The Miscellaneous Prose Works of Sir Walter Scott, Bart, 第 12 卷

R. Cadell, 1835
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第 197 頁 - But hark! — that heavy sound breaks in once more, As if the clouds its echo would repeat; And nearer, clearer, deadlier than before! Arm! Arm! it is — it is — the cannon's opening roar! Within a windowed niche of that high hall Sate Brunswick's fated chieftain; he did hear That sound the first amidst the festival, And caught its tone with Death's prophetic ear...
第 33 頁 - I consider it as no disgrace to make the first step. I have, I hope, sufficiently proved to the world, that I fear none of the chances of war : it, besides, presents nothing that I need to fear.
第 34 頁 - This moment once lost, what end can be assigned to a war which all my efforts will not be able to terminate? Your majesty has gained more within ten years, both in territory and riches, than the whole extent of Europe. Your nation is at the highest point of prosperity ; what can it hope from war ? — To form a coalition with some powers of the Continent?
第 339 頁 - Foreign trade, which, in its results, is infinitely inferior to agriculture, was an object of subordinate importance in my mind. Foreign trade is made for agriculture and home industry, and not the two latter for the former. The interests of these three fundamental cases are diverging and frequently conflicting. I always promoted them in their natural gradation, but I could not and ought not to have ranked them all on an equality. Time will unfold what I have done, the national resources which I...
第 274 頁 - It was, perhaps, a misfortune to me, that I had not married a sister of the Emperor Alexander, as proposed to me by Alexander himself, at Erfurth. But there were inconveniences in that union, arising from her religion. I did not like to allow a Russian priest to be the confessor of my wife, as I considered that he would have been a spy in the Thuillcries for Alexander.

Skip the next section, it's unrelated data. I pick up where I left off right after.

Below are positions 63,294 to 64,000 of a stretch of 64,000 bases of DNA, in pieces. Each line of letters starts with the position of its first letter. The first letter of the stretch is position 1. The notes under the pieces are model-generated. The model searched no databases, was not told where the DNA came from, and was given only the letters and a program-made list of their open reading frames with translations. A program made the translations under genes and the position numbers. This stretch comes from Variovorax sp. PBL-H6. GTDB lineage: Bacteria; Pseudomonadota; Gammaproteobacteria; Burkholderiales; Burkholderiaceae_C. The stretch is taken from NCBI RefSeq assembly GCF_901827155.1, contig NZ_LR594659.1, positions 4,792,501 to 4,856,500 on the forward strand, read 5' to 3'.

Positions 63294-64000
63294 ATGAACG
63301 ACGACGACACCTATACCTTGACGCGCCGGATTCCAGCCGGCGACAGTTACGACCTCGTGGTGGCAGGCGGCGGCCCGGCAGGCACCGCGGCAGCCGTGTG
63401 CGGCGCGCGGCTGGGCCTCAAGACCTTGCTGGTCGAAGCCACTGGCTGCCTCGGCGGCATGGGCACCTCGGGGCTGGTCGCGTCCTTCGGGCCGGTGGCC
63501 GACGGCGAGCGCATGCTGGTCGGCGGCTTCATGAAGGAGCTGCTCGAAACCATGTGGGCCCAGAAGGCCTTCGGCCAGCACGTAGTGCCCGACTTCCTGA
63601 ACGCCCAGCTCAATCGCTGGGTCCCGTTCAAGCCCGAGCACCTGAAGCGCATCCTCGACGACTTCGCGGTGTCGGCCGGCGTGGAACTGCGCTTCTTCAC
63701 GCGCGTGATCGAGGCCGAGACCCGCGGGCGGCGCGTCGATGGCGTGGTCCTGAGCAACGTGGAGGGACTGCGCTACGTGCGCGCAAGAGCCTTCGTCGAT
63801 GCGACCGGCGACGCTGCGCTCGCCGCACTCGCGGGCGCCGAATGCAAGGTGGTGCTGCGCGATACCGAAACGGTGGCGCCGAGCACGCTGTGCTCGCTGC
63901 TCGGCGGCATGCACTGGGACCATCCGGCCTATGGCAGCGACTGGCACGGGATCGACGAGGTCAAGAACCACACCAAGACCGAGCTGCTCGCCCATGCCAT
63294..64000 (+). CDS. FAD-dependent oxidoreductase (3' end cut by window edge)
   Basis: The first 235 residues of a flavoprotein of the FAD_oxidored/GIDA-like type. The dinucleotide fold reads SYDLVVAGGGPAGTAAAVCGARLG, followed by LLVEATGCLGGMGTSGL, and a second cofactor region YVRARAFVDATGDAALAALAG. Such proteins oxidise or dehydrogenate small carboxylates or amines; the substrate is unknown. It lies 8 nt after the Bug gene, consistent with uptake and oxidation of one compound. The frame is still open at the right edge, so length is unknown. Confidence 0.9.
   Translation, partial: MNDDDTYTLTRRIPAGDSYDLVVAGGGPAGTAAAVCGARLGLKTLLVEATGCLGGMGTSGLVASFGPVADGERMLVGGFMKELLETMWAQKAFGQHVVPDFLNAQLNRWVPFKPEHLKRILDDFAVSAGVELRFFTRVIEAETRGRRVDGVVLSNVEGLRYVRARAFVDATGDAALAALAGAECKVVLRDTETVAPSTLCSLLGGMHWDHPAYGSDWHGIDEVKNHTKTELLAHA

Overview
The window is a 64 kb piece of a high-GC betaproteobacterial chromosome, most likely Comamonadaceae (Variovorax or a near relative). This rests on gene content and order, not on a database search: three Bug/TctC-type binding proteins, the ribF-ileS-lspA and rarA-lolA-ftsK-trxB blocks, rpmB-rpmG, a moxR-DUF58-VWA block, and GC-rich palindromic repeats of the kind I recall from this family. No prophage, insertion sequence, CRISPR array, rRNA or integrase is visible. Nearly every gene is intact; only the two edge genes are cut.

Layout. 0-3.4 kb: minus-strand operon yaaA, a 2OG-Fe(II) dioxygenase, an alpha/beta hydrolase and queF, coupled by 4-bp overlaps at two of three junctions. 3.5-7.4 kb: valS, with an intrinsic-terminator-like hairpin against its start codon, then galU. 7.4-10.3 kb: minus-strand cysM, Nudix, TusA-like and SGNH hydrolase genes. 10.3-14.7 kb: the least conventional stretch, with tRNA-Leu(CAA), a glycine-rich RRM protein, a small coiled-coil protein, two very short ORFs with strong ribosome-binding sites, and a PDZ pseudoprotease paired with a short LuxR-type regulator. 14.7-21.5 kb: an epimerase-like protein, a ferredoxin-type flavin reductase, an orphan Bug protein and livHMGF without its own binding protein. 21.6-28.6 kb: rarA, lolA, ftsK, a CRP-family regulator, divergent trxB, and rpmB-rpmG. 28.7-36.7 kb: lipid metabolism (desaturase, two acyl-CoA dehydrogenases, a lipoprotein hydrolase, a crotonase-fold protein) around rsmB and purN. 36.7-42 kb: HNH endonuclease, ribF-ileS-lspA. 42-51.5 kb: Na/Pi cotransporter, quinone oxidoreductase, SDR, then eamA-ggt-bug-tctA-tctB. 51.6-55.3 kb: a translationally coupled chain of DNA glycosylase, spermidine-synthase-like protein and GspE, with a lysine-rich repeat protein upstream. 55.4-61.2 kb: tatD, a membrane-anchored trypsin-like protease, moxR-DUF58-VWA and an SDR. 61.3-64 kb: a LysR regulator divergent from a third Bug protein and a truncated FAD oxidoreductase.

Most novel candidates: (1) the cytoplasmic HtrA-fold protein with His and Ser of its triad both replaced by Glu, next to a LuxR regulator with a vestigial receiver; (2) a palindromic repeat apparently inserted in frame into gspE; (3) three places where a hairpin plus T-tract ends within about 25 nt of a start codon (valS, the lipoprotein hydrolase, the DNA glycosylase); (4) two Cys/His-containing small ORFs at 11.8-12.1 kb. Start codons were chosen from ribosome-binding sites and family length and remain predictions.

第 159 頁 - All that I recollect about Palm is, that he was arrested by order of Davoust, I believe, tried, condemned, and shot, for having, while the country was in possession of the French, and under military occupation, not only excited rebellion amongst the inhabitants, and urged them to rise and massacre the soldiers, but also attempted to instigate the soldiers themselves to refuse obedience to their orders, and to mutiny against their generals. I believe that he met with a fair trial."— NAPOLEON, Voice,...
第 113 頁 - when taken prisoner and brought to England, was so much grieved at his defeat, that he studied anatomy on purpose to destroy himself. For this he bought some anatomical plates of the heart, and compared them with his own body, in order to ascertain the exact situation of that orgau.
第 113 頁 - I had ordered him not to sail or to engage the English, determined to destroy himself, and accordingly took his plates of the heart, and compared them with his breast. Exactly in the centre of the plate he made a mark with a large pin, then fixed the pin as near as he could judge in the same spot in his own breast, shoved it in to the head, penetrated his heart and expired. When the room was opened he was found dead; the pin in his breast, and a mark in the plate corresponding with the wound in his...
第 33 頁 - Sir and Brother, — Called to the throne of France by Providence, and by the suffrages of the senate, the people, and the army, my first sentiment is a wish for peace.
第 177 頁 - Emperor, at the point where he stood, saw the flight of the Prussians, and our cavalry taking them by thousands. Night was approaching; and here, as at Austerlitz, he rode round the field of battle. He often alighted from his horse to give a little brandy to the wounded ; and several times I observed him putting...